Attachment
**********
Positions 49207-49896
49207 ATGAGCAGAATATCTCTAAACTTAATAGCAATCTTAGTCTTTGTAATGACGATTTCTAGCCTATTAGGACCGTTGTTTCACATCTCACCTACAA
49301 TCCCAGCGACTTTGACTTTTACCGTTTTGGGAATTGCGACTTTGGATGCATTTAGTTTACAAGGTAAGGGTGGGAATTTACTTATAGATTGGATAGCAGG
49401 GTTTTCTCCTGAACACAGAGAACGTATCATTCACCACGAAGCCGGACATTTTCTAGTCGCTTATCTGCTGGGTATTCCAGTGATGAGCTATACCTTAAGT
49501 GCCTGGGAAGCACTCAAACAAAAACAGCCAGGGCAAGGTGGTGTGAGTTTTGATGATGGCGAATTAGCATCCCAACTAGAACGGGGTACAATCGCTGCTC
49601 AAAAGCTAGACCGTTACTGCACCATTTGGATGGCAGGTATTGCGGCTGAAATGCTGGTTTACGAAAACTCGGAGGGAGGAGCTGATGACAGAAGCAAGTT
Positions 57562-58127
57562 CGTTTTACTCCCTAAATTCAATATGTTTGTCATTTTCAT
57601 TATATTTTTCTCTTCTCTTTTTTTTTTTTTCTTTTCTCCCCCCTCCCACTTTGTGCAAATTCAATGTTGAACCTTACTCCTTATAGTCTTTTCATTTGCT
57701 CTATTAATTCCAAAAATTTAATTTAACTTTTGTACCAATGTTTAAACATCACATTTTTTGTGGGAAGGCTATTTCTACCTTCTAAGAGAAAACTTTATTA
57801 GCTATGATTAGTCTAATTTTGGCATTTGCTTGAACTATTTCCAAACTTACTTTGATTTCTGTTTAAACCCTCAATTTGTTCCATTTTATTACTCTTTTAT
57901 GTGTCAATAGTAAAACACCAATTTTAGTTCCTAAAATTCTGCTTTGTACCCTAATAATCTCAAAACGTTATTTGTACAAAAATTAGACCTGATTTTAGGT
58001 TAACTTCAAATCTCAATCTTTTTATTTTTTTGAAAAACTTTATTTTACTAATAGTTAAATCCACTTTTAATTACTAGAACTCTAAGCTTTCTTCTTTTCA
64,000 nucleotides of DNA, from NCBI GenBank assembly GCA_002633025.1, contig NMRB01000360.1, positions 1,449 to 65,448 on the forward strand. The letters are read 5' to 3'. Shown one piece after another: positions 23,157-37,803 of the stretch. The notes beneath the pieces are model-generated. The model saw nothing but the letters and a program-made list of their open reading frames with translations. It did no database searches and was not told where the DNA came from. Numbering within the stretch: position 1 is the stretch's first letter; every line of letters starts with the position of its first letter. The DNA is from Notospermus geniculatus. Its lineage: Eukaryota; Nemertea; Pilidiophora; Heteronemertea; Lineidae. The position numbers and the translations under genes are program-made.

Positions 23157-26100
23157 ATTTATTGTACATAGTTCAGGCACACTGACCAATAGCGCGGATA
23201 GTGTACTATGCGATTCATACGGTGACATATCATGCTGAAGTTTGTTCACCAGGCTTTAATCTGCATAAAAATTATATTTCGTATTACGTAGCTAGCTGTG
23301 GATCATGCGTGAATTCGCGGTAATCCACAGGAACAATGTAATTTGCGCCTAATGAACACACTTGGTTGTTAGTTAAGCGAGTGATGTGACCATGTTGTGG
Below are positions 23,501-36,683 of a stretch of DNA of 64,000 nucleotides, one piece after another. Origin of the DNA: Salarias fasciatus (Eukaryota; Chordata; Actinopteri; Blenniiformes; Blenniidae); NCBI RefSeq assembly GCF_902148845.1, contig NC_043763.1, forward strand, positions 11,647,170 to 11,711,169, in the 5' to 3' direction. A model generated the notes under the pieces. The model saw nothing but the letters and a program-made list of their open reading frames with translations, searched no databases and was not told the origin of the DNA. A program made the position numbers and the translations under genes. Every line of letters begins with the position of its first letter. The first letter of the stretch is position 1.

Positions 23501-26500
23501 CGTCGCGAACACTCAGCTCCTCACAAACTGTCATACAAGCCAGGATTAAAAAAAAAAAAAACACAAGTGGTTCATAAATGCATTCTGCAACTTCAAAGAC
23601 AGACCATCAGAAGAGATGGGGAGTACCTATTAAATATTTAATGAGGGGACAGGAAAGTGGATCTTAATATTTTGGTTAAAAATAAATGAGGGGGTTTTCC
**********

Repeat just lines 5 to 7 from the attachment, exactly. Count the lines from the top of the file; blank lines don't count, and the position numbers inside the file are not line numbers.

49501 GCCTGGGAAGCACTCAAACAAAAACAGCCAGGGCAAGGTGGTGTGAGTTTTGATGATGGCGAATTAGCATCCCAACTAGAACGGGGTACAATCGCTGCTC
49601 AAAAGCTAGACCGTTACTGCACCATTTGGATGGCAGGTATTGCGGCTGAAATGCTGGTTTACGAAAACTCGGAGGGAGGAGCTGATGACAGAAGCAAGTT
Positions 57562-58127